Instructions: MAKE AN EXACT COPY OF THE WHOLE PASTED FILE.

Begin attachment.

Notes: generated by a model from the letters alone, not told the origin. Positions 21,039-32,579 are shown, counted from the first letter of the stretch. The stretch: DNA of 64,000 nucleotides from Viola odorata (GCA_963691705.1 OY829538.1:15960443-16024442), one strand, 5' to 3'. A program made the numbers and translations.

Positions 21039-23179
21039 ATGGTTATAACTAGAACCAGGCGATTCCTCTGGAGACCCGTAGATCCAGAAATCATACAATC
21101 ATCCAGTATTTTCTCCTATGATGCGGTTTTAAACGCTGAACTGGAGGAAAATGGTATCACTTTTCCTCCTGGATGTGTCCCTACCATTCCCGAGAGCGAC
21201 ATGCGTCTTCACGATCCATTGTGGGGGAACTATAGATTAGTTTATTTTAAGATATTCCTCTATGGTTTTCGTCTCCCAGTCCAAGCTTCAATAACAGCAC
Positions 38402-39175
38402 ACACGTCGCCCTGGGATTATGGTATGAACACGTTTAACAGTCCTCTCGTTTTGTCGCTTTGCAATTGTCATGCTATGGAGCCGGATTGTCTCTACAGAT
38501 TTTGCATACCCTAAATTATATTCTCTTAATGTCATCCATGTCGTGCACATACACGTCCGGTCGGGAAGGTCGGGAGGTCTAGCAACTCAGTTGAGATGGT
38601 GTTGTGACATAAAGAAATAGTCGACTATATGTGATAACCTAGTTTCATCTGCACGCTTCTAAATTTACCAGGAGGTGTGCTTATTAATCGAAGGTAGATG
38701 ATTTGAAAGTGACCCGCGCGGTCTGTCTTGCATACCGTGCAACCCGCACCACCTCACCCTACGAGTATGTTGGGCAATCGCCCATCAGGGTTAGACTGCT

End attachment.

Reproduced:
Notes: generated by a model from the letters alone, not told the origin. Positions 21,039-32,579 are shown, counted from the first letter of the stretch. The stretch: DNA of 64,000 nucleotides from Viola odorata (GCA_963691705.1 OY829538.1:15960443-16024442), one strand, 5' to 3'. A program made the numbers and translations.

Positions 21039-23179
21039 ATGGTTATAACTAGAACCAGGCGATTCCTCTGGAGACCCGTAGATCCAGAAATCATACAATC
21101 ATCCAGTATTTTCTCCTATGATGCGGTTTTAAACGCTGAACTGGAGGAAAATGGTATCACTTTTCCTCCTGGATGTGTCCCTACCATTCCCGAGAGCGAC
21201 ATGCGTCTTCACGATCCATTGTGGGGGAACTATAGATTAGTTTATTTTAAGATATTCCTCTATGGTTTTCGTCTCCCAGTCCAAGCTTCAATAACAGCAC
Positions 38402-39175
38402 ACACGTCGCCCTGGGATTATGGTATGAACACGTTTAACAGTCCTCTCGTTTTGTCGCTTTGCAATTGTCATGCTATGGAGCCGGATTGTCTCTACAGAT
38501 TTTGCATACCCTAAATTATATTCTCTTAATGTCATCCATGTCGTGCACATACACGTCCGGTCGGGAAGGTCGGGAGGTCTAGCAACTCAGTTGAGATGGT
38601 GTTGTGACATAAAGAAATAGTCGACTATATGTGATAACCTAGTTTCATCTGCACGCTTCTAAATTTACCAGGAGGTGTGCTTATTAATCGAAGGTAGATG
38701 ATTTGAAAGTGACCCGCGCGGTCTGTCTTGCATACCGTGCAACCCGCACCACCTCACCCTACGAGTATGTTGGGCAATCGCCCATCAGGGTTAGACTGCT